How can anyone describe Delhi, the 5000 year old capital city of the world’s largest democracy? Some call it the city of extremes; extreme weathers, from clean areas to congested ones, to open roads to chocking traffic, posh areas to poverty stricken. Whatever it may be, Delhi is best known as ‘Dillee Dilwalo ki’ which means ‘Delhi belongs to large hearted people’. Delhi, the capital India is the largest metropolis by area in India. It is also the eighth largest metropolis in the world by population. The city is also the one of the most historical capitals in the world and has a rich and numerous tourist sites.
The city can be divided into Old Delhi and New Delhi. Old Delhi represents the history of India with mosques, forts and other monuments. New Delhi is the seat of government and houses the government buildings and embassies.
Indian food is feast for the taste buds. The variety of food you can find in India is countless. The Indian cuisine is as diverse as India itself. Here in India the food can be categorized mainly as North Indian and South Indian food. It can be further divided into region sub-groups such as Punjabi, Rajasthani, Sindhi, Guajarati, Chettinad, Bengali, Mughali, Kashmiri and Hyderabadi. I will not be surprised if you add a few more regional cuisines to the list!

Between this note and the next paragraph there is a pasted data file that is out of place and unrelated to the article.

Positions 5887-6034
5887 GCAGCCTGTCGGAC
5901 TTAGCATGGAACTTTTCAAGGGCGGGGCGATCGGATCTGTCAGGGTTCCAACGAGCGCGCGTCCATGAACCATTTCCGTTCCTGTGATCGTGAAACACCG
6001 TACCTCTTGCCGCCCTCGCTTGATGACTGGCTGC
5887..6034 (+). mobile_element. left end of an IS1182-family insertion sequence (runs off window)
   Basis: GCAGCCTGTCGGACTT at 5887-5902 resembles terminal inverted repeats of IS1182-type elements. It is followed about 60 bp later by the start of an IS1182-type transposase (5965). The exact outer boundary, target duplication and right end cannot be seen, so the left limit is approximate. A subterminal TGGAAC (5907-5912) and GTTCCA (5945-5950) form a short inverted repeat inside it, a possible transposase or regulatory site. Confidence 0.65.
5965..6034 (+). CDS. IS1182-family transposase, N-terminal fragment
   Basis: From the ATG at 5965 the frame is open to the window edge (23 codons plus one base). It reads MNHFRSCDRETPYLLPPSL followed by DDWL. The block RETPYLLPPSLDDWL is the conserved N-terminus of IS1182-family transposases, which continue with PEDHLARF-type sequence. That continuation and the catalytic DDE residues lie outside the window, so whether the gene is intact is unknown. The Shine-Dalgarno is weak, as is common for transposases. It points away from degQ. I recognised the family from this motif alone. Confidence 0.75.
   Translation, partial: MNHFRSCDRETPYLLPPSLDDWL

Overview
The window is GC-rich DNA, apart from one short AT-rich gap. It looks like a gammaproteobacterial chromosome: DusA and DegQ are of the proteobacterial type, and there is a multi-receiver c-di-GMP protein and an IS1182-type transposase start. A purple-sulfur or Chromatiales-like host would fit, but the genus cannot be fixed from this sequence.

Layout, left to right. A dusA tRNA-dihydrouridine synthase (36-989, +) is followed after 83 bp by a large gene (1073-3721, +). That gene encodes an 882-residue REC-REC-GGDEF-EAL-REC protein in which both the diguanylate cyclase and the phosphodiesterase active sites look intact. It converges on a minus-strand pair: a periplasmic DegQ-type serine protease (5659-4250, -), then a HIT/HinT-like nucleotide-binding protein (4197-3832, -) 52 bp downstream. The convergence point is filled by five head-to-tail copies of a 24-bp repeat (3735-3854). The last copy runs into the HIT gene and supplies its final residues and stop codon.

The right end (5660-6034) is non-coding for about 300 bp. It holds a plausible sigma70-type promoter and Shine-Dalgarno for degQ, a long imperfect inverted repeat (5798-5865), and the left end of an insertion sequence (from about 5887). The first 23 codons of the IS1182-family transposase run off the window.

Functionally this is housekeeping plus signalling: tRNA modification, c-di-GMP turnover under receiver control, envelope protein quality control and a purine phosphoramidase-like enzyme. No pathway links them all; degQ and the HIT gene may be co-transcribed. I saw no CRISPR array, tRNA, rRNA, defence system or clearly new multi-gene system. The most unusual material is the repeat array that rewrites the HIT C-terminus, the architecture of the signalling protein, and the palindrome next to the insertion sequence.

India is a land of festivals and every festival has its own special menu; every occasion also has a special menu and these are vary from region to region. Now, are you getting the idea of how many other varieties of cuisines you can expect in one cuisine called the Indian cuisine?
Most Indian dishes are full of spices hence the flavour and the colour. The most common spices and ingredients used in Indian cuisine include mustard, cumin, curry leaves, green coriander, garam masala (a masala made of select range of spices), tomatoes, onions, garlic, and ginger, along with the main ingredients such as the vegetables or lentils that go into it.
Do you know why did I am giving you this insight about the diversity and variety of Indian food? Because I find it very difficult to come up with the just top 10 amazing dishes which I can recommend to you on your visit toIndia. Yet here I am with my list of top 10 foods you cannot miss when in India.